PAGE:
MANILA, Philippines - The Supreme Court has upheld a ruling by the Office of the Ombudsman clearing PNOC president and CEO Antonio Cailao and top executives of the PNOC Exploration Corp. (PNOC-EC) of graft and plunder charges.
In a resolution dated Aug. 18, 2014 but made public only recently,the High Court dismissed charges filed against Cailao and other top executives of PNOC-EC as baseless and without merit.
PNOC or the Philippine National Oil Co. is the state-owned oil company while PNOC-EC is its exploration arm.
Crismel Verano, a former director of PNOC-EC filed the complaint against Cailao and PNOC-EC executives before the Ombudsman. In his complaint, he claimed that Cailao, in conspiracy with PNOC-EC executives and some private parties, violated government’s procurement act for not conducting public bidding on a 2009 importation of 65,000 metric tons of Indonesian coal.
Verano also charged them for more than P123 million in alleged losses from said importation.
However, in March 2014. Ombudsman Conchita Carpio-Morales dismissed,for lack of basis, the plunder and graft charges.
Verano then elevated the case to the Supreme Court, citing grave abuse of discretion by the Ombudsman.
In its Aug. 18 resolution. the High Court dismissed Verano’s petition as “baseless and without merit.”
The coal was originally intended for the National Power Corp.’s (Napocor) Pagbilao Power Plant in Quezon but the latter refused to accept delivery pending negotiations for a trial burn, according to PNOC-EC.
Thus, PNOC-EC incurred additional costs totaling P123.7 million for the diversion, transfer and unloading of the shipment to the Asian Terminals warehouse in Batangas.
Data from PNOC-EC showed that all transactions and delivery charges were fully documented and covered by official receipts.
Later, PNOC EC successfully sold the same coal stock to Top Coal Trading Corp. for the Sual Coal Fired Thermal Plant in Pangasinan, not at a loss as alleged by Verano, but with a profit of P2.7 million.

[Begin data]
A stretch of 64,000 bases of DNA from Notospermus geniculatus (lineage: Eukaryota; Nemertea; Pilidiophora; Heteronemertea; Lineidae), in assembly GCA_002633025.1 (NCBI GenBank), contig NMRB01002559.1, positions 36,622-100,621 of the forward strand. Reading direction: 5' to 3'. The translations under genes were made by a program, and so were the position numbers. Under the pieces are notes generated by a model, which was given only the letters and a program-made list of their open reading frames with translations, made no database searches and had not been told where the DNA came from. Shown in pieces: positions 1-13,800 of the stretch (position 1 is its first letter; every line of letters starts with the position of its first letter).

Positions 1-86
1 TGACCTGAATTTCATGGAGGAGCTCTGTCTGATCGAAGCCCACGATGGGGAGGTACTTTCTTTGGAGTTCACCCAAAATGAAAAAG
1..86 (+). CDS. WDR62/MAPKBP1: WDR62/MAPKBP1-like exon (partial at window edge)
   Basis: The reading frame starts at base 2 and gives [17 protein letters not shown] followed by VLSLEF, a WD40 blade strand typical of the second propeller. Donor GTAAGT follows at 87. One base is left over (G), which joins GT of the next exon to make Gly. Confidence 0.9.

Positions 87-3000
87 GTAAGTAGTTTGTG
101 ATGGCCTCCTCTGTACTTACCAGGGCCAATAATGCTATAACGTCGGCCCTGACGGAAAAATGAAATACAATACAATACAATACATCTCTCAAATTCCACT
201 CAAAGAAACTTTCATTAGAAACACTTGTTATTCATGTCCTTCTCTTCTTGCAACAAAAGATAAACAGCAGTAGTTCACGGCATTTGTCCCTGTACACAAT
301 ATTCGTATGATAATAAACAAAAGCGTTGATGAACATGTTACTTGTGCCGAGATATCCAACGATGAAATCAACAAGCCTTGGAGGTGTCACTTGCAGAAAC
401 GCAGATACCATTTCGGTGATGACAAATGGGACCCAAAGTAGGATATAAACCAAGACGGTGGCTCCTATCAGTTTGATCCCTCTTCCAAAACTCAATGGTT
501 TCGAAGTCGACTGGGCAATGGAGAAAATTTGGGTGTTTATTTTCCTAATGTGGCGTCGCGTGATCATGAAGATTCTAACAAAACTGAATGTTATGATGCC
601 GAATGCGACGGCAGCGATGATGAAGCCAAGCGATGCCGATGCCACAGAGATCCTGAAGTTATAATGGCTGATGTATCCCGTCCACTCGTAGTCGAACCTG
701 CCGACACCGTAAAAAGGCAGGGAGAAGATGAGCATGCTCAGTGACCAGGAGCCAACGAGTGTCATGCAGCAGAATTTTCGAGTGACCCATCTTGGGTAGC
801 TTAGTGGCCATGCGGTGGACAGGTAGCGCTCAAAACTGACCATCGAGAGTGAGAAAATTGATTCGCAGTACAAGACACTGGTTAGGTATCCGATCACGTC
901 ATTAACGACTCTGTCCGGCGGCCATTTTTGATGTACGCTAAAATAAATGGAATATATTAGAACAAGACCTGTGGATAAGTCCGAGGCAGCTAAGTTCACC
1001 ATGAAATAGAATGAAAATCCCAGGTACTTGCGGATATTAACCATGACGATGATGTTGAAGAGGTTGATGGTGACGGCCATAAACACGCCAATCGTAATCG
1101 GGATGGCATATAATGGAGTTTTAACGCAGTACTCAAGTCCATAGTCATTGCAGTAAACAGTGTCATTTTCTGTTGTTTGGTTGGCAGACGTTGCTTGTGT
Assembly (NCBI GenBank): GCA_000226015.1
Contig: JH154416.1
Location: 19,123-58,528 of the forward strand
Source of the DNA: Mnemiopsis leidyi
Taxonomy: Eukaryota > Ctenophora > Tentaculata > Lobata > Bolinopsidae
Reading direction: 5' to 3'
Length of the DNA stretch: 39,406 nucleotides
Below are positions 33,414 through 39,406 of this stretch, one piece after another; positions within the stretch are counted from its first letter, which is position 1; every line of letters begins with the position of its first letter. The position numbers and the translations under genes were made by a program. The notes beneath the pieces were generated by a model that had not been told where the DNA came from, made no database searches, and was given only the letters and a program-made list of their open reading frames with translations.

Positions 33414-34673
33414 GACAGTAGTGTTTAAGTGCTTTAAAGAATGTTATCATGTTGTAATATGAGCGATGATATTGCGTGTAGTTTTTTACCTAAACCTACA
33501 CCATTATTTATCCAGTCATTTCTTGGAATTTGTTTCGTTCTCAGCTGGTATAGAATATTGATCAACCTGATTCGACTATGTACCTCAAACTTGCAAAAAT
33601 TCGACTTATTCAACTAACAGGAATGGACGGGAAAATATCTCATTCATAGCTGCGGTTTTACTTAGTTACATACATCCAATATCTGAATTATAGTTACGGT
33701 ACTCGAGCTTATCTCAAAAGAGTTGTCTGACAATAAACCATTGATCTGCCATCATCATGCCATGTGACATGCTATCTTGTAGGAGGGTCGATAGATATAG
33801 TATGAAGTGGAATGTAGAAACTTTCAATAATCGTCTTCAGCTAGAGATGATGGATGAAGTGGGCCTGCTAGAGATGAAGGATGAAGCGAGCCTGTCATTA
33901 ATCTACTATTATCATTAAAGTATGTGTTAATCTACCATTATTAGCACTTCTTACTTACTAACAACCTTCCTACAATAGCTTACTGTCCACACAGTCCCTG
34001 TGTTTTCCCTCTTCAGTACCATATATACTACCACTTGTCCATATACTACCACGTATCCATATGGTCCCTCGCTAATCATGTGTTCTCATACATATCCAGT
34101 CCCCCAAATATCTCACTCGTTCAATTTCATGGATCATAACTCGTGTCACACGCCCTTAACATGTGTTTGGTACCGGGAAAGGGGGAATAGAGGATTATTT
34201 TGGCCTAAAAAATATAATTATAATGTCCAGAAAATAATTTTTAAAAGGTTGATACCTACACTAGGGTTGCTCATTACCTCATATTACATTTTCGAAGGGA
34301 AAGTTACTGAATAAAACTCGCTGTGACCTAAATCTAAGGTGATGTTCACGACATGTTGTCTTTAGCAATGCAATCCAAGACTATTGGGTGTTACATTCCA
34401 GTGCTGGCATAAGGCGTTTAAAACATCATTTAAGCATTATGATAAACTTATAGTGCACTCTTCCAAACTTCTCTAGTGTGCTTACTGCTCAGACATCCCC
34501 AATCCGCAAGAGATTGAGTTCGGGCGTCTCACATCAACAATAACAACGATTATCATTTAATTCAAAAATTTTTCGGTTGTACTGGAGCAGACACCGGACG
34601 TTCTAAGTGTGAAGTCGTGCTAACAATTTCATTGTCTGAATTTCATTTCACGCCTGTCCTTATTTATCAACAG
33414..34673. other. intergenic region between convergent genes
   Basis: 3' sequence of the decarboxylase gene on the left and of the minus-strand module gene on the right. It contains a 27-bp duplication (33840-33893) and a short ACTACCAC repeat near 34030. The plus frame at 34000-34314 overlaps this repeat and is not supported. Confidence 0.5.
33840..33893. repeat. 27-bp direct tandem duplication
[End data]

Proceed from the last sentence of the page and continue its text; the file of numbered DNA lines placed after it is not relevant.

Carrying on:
This is according to a final report of PNOC-EC’s Internal Audit Department and verified by the Commission on Audit to the Ombudsman.
In clearing Cailao and others of alleged violation of the Government Procurement Reform Act, the Ombudsman relied on the opinion of the Office of the Government Corporate Counsel, which said that coal trading is PNOC-EC’s regular and main business.
“The coal purchased by PNOC-EC is not intended for PNOC-EC’s consumption but for re-sale to other parties. Thus, the buying and selling of coal is not subject to the requirements of procurement under RA 9184, and does not need to undergo the process of bidding,” it said.
As to the allegation of plunder, the Ombudsman said that Verano failed to show what specific acts committed by Cailao and the PNOC-EC executives constituted plunder under RA 7080.
“In fine, there is no showing that public respondents committed plunder and/or violation of the Anti-Graft and Corrupt Practices Act, hence they may not be faulted criminally. Neither may they, under the same facts and circumstances, be faulted administratively,” Ombudsman Carpio-Morales said in her March 11, 2014 joint resolution.
Cailao, a 30-year international multi-awarded banker and first Asian recipient of Citibank’s prestigious Chairman’s Club Award before joining PNOC as president and CEO in 2007, welcomed the twin rulings.
“I never doubted I will be cleared of these malicious accusations against me,” he said.
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